Archive for January, 2015

Beach Fish

January 21, 2015
beach fish

beach fish

Every day from ten to six Vicki cooks fish at the edge of Los Muertos Beach. Her sign reads “Mariscos bajo el Puente” (Fish Under the Bridge), with her kitchen under a low concrete bridge. She stands in soft sand up to her ankles working at a clean oilcloth-covered table lined with seasonings, water jugs, a cutting board, and a couple of knives. Just alongside the bridge her rusted iron “range-sized” grill holds a blanket of smoldering charcoal under a heavy grate.

We order a whole red snapper for dinner, and I wade through sand to observe Vicki. She lifts a shiny red fish from her cooler, flicks off the scales, splits it open along the spine through the belly and head, opening the snapper like a book. She holds the open fish over the sand while she asks me to splash on enough water to wash away blood. She gashes the spanking clean fish twice on each of the skin sides. She sprinkles the inside with salt, pepper, bottled red chili sauce, and Maggi sauce (which alas contains MSG and is sort of a fermented wheat soy-like condiment used in Mexico and called “English Sauce”). She also seasons the skin side, then chops two large cloves of garlic, and stuffs bits into the skin-side gashes and into any crevices on the flesh side. Next, she opens a wire hinged grill cage, places the splayed fish inside, slides down the clasp, and sets the fish over glowing coals. On the edge of her grill there’s a saucepan of melted butter seasoned with garlic and fresh bay leaves. Vicki wields a large paintbrush dripping with this seasoned butter and glosses both sides of the fish as it faces the fire.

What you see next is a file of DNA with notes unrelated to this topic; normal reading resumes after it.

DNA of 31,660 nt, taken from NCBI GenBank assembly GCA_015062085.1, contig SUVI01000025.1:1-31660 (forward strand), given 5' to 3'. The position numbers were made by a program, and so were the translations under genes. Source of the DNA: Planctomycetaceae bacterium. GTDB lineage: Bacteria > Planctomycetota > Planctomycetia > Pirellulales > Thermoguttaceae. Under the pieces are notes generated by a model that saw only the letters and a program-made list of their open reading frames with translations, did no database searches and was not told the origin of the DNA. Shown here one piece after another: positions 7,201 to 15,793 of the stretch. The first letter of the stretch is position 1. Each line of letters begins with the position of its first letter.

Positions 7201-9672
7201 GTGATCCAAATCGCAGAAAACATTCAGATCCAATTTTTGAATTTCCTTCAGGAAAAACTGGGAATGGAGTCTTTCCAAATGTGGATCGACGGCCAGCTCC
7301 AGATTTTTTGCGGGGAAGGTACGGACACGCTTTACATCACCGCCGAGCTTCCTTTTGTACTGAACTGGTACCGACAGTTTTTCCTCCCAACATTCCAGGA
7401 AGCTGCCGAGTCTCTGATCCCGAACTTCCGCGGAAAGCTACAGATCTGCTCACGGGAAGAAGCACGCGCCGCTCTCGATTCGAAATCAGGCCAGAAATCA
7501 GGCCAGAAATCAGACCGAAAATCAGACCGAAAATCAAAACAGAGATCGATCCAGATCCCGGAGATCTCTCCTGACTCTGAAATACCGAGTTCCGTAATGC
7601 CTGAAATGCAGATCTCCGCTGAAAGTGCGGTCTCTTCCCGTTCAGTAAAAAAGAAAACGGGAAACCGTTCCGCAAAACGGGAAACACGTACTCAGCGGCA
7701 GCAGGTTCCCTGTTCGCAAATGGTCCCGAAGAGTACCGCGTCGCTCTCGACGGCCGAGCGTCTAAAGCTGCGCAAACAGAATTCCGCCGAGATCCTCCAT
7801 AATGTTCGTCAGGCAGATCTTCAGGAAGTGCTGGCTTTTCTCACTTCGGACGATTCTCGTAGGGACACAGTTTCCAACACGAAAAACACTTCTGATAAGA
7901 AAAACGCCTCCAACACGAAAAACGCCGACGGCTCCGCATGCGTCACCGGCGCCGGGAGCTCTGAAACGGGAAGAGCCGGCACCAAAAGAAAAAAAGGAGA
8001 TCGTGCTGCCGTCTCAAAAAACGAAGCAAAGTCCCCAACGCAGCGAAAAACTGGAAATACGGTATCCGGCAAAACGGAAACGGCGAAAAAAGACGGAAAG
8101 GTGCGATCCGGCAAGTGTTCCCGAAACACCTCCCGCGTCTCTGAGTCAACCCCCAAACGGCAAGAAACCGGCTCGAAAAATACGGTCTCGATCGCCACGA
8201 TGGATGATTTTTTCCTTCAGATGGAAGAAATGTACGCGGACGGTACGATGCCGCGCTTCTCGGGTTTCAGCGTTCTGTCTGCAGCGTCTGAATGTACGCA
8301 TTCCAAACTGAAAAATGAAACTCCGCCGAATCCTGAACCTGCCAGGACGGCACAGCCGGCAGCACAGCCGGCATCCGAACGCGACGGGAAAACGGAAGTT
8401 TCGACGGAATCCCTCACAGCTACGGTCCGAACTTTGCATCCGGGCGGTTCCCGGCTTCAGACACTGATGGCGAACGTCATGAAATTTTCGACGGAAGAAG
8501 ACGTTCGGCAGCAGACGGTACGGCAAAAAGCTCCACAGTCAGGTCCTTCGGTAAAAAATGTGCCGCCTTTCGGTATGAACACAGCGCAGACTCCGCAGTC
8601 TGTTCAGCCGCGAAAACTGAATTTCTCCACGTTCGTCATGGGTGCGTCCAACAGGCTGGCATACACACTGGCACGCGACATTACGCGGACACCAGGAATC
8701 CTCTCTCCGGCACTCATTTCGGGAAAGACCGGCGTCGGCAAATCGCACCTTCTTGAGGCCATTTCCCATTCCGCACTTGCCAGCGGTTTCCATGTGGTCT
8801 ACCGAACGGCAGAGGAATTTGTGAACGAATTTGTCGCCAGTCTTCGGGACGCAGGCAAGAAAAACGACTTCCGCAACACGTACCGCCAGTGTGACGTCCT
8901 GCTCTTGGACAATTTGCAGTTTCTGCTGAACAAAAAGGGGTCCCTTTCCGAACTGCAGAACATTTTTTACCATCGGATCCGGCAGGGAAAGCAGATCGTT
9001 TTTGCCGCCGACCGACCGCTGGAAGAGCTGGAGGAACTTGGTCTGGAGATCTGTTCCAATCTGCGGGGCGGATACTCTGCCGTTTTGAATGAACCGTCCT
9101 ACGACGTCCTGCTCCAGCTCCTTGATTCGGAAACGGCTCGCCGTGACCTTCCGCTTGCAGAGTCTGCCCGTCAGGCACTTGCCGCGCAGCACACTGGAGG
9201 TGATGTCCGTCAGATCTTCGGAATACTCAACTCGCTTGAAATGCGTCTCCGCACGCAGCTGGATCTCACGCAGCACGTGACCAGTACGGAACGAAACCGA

We sit on  plastic chairs watching smoke curl. Tantalizing aromas of butter, smoke and garlic mingle. While the snapper cooks for ten minutes on each side, Vicki chops tomatoes, cucumbers, cilantro and chilies for a salsa-like salad, and warms a stack of corn tortillas. Her grandchildren play in the sand, her daughter takes orders from other customers, while her husband carries the till in his waist fanny-pack.

As the sky grows rosy with sunset, our steaming fish is ready for the plate. We bid goodbye to the family and walk up the beach to dine on a balcony as night falls.

Mary Jo's Cookbook available on Amazon

Mary Jo’s Cookbook available on Amazon